Parliament clears amendment bill on bankruptcy; Jaitley


Parliament has cleared the Insolvency and Bankruptcy Code (Amendment) Bill. The Rajya Sabha approved amendments to the legislation that bars owners of defaulting firms from bidding to buy back assets when they are auctioned as part of the bankruptcy proceedings.

Already cleared by the Lok Sabha, the Bill sailed through with comfort in the Upper House despite objections from Opposition members on issues related to “haircuts”. They also wanted the government to identify willful defaulters of bank loans, an issue on which Finance Minister Arun  Jaitley did not broach upon while replying to the debate.

The government had earlier passed an ordinance to keep out such persons who have willfully defaulted, are associated with non-performing assets, or are habitually non-compliant. Finance Minister Jaitley said the proposed changes in rules would help streamline the process of selecting buyers for stressed assets.

Given that this was a new learning experience and the government had entered into an unchartered territory as far as bankruptcy and insolvency code is concerned, he said the government would continue to modify the law dealing with the issue. The government, Jaitley said, has been encountering situations which were not anticipated earlier and assured the House that it would continue to take corrective action.

The Bill seeks to replace an ordinance which was promulgated in November to prevent unscrupulous persons from misusing or vitiating the provisions of the Insolvency and Bankruptcy Code (IBC). The ineligible persons or entities will include undischarged insolvent, willful defaulter and those whose accounts have been classified as non-performing assets. These persons, however, can become “eligible to submit a resolution plan” if they clear all the overdue amounts with interest and other charges relating to their NPA accounts. Those defaulters who had participated in the insolvency proceedings before November 23 can also bid for stressed assets provided they clear their dues in a month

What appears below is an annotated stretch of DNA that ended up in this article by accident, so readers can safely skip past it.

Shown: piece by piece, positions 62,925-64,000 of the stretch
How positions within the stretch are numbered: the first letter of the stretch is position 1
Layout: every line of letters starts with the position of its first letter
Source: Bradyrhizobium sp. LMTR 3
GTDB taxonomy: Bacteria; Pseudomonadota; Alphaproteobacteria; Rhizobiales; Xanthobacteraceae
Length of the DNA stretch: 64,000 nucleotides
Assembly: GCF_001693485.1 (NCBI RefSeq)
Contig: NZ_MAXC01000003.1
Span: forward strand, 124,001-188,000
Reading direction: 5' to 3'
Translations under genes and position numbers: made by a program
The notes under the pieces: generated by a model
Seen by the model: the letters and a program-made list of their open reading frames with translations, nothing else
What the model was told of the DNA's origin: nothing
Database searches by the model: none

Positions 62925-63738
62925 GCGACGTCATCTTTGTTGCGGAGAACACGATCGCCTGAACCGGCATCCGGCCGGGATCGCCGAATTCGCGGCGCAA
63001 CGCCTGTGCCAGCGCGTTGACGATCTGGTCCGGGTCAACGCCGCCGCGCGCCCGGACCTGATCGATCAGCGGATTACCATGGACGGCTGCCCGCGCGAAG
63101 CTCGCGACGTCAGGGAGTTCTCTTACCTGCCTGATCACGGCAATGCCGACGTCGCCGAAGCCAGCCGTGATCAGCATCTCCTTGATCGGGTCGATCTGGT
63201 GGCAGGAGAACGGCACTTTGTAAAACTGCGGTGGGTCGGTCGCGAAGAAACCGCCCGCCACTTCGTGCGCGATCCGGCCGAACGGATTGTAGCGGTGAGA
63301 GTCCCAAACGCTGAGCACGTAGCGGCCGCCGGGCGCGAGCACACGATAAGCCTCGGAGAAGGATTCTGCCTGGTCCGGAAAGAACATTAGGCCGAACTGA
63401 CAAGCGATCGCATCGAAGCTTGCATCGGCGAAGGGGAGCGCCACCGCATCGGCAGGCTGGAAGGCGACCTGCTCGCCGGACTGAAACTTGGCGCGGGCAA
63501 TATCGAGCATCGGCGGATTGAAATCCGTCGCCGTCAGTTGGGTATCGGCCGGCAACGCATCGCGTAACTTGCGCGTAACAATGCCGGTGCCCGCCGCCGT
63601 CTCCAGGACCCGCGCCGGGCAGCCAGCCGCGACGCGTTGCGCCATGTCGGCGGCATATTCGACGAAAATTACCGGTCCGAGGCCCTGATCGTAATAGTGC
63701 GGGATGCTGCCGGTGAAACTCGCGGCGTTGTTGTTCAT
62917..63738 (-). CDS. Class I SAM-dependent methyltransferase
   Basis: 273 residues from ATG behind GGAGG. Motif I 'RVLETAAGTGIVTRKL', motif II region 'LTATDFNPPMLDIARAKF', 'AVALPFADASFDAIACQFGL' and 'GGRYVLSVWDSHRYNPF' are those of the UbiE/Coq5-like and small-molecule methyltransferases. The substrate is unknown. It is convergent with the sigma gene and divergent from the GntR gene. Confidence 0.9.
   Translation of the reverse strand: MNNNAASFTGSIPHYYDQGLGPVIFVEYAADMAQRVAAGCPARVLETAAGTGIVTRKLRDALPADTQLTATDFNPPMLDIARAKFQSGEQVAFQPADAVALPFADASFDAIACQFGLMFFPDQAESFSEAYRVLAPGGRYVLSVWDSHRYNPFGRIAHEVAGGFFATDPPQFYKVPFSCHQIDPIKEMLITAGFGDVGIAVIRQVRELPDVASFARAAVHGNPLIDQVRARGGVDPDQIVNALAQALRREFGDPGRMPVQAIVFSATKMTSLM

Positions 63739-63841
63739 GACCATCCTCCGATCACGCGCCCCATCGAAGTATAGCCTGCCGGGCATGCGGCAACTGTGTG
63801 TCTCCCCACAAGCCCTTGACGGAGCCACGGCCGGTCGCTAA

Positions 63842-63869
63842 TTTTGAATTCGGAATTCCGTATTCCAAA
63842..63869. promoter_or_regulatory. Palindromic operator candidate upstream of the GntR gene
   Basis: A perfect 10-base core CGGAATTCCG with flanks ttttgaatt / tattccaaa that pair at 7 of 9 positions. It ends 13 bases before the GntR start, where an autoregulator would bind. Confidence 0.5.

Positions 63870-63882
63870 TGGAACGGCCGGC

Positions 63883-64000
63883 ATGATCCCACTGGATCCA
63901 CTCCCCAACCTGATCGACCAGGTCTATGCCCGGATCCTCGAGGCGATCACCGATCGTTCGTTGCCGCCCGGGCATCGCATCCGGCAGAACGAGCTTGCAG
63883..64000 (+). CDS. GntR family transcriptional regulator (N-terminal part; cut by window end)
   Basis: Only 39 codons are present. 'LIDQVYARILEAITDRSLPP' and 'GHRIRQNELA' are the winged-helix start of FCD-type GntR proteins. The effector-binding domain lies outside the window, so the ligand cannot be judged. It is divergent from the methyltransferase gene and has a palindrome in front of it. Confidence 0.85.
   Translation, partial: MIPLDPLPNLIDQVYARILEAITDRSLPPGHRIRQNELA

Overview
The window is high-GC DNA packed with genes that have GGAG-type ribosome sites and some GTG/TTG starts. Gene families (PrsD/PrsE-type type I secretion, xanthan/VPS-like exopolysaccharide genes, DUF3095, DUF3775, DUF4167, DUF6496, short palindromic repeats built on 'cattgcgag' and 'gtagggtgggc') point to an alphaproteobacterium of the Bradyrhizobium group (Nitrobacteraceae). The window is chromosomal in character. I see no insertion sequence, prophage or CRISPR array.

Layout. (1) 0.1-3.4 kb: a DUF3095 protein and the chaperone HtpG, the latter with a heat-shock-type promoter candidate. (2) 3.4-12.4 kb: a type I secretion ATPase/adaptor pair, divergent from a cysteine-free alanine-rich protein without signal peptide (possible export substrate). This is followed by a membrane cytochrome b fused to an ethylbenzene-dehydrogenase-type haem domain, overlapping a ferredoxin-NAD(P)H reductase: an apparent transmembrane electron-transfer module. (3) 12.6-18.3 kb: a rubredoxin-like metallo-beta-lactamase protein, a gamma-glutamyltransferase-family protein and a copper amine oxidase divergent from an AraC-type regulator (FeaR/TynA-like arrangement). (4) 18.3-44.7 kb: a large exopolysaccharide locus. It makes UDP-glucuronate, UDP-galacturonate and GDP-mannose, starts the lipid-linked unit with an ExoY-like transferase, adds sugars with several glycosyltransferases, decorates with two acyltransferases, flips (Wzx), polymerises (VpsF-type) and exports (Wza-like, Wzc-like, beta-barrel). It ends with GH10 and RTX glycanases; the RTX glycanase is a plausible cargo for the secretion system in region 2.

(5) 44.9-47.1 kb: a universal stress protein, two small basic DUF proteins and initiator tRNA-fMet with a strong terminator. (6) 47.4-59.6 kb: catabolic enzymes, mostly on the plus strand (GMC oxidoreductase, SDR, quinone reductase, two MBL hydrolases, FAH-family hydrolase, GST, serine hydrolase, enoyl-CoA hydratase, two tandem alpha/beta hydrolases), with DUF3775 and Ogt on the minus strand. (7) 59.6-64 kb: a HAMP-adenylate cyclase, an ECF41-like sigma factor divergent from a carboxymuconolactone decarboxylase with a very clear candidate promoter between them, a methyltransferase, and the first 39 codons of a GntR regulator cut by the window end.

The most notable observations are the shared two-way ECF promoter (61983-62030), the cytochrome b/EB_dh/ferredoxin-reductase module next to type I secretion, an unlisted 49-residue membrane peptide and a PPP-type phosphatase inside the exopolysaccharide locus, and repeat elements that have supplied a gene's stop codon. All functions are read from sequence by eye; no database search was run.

Responding to the concerns of the members, he said the whole effort was to make the banking sector robust and detach it from politics. He said during the insolvency process, banks and unsecured creditors will have to take some “haircut” and if the same management comes back, nothing would change.

The objective of the Bill is to allow creditors to move to the National Company Law Tribunal (NCLT) in case of insolvency. He said the resolution process had been started and more than 500 cases disposed of.

Initiating the debate, former Finance Minister and Congress leader P Chidambaram supported the Bill but pointed to various clauses, which he said, would deter Indian companies from participating in the process. “I think one should have been a little more rigorous in the exclusion clauses. One should have kept exclusion to a very, very small number which definitely must be excluded. But I am afraid by making the clauses so broad, so over-inclusive, practically  everybody in the financial world is likely to be excluded,” Chidambaram said.  A major concern was lack of bidders, he added.


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